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The current show at the Urban Institute for Contemporary Art (UICA) with the poetic title of "Power Objects: The Future Has a Primitive Heart" provides us with a wonderful example of what it means to build an art collection with a singular vision. The intent of this installation is to build a bridge between our modern present and our dimly lit ancient past. Spending time with this art will make you wonder if anything substantial has changed with what it means to be human between now and the time our our dark prehistory.
If anything the role of art making and art collecting has some how remained the constant according to the written statement that accompanies this show:
"The French philosopher George Bataille said that at the heart of existence, we find art, and we find poetry and we find a multitude of religions. Since the dawn of human consciousness we have had the desire for a dazzling feeling of richness, for the feeling of wonder at the world and the experience of life. Art is the foundation for communication among individuals of this feeling of wonder. From the first cave paintings and fertility statues, to 'Post-Internet' art, the objective of both the artist and the viewer has been the same over 17,000 years. Art objects are in fact power objects – objects designed to express and connect to the sublime, the transcendental, the most powerful forces and instincts that animate human existence."
Mariano Chavez is a stand-out artist in this grouping. His piece "First Date" depicts what looks like a page taken straight out of a dusty old science textbook in a chapter exploring the theory of evolution. Chavez has added weird blue spheres and flower bouquets into the hands of our primal ancestors to suggest some kind of cultural transaction may be going off the rails. In a sculpted mask made from rattlesnake skin, Chavez uses the common primitive motif of the mask in a collaboration with nature using the remains of a snakes accidental production of art material.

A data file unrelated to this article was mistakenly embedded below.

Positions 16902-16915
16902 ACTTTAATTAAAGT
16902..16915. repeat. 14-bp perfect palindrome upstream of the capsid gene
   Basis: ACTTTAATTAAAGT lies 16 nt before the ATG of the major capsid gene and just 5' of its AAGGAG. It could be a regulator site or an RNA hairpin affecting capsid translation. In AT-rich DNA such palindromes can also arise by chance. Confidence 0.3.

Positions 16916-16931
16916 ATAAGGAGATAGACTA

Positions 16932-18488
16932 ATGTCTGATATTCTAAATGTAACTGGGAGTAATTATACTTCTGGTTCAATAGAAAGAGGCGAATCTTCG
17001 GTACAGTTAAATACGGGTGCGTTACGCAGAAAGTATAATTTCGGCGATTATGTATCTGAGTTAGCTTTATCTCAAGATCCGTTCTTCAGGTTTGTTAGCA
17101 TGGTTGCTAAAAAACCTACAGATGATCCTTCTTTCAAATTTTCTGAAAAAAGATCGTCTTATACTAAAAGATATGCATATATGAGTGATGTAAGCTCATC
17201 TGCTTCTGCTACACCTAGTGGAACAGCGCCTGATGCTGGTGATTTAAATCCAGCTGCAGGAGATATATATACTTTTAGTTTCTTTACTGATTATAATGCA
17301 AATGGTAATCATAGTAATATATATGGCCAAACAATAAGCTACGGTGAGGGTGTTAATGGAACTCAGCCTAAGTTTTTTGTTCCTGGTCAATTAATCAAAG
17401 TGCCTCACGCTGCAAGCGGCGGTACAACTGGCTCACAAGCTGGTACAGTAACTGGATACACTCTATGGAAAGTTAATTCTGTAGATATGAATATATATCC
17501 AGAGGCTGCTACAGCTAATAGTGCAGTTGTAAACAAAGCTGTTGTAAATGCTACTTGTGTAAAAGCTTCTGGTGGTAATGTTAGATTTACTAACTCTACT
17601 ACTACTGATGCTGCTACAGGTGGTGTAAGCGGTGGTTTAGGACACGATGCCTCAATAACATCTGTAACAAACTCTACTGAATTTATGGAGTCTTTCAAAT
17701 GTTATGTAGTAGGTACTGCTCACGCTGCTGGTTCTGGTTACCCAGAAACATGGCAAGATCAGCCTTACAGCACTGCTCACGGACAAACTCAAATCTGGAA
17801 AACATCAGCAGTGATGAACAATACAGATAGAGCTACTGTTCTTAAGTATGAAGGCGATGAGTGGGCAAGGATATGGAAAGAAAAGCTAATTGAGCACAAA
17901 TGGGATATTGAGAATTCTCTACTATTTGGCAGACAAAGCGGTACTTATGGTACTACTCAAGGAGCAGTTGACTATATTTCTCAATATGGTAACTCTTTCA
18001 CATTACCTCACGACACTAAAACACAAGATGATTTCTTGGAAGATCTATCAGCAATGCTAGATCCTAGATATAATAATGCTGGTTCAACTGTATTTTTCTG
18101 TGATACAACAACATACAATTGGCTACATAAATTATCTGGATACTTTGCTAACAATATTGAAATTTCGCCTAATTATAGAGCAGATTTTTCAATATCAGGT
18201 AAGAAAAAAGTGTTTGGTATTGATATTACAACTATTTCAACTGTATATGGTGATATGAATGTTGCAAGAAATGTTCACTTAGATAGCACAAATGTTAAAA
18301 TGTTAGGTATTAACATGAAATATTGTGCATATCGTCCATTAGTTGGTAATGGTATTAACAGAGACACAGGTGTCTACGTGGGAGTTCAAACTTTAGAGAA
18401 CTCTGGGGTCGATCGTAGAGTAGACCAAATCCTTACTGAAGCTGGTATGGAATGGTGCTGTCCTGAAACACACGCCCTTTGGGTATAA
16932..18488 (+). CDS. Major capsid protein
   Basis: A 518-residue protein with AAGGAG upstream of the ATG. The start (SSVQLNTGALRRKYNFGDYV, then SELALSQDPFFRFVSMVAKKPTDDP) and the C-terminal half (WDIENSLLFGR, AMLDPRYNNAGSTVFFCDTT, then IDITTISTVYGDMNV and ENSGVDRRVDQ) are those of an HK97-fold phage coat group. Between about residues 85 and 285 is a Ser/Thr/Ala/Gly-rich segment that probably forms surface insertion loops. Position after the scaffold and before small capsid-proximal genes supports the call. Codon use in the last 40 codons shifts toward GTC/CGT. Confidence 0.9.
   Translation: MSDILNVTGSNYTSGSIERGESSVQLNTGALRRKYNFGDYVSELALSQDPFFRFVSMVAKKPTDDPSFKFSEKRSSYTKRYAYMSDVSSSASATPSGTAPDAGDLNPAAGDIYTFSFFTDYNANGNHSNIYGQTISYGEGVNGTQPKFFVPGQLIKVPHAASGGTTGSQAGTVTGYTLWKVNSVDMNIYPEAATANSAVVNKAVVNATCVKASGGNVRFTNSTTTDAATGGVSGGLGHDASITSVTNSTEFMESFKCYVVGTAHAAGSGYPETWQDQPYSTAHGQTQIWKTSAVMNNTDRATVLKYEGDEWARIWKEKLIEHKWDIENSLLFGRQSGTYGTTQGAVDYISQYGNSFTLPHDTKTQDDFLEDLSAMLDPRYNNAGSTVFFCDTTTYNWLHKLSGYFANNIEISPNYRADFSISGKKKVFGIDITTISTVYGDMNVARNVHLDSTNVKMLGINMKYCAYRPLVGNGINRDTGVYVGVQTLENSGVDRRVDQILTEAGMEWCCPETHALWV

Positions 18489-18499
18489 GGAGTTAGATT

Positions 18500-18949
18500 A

Artist Daniel Douke has created "iMac Box" which looks at first glance exactly like what the title suggests- until you walk around to the back and see that it is actually canvas stretched over an wooden armature and painted to fool the viewer. This kind of trompe l'oeil painting goes back to 19th century painters like William Harnet and John Peto, who took the same pleasure in making fools of us with their supreme skill to do magic with paint. In another context this piece may have seemed trite but here among art that is making connections with the art of our ancient past that served a religious ritualistic function, I begin to wonder about my extreme compulsion to check my email and Facebook pages.
Rachel Niffenegger is represented by three "beautiful" pieces hanging together in the corridor on the upper floor of the gallery. I am using quotation marks because though Niffenegger's technique of mixed media using such odd combinations as water color, cloth, wax and candle smoke is masterful and mysterious, the images themselves are something like rotting corpses or zombie portraits. This tension between creepy image and beautiful technique makes for a hauntingly powerful experience for the viewer.
There are many wonderful pieces by 17 different artists all from the art collection of Joshua Rogers and Lesley Weisenbacher, who make their home in Chicago. It is very interesting to see art collectors that are making their private collection public by loaning it to institutions like the UICA. In doing so, they give art collectors a glimpse at what it might look like to take their own practice of buying art to the next level. This collection makes a powerful statement about how art itself may carry a sort of mystical charge that can be transmitted to the sensitive viewer.
Could it be that the in an age when many have chosen to put distance between their inherited religious cultures that they may now find connection to the spiritual in the art gallery rather than the mosque, the temple or the church?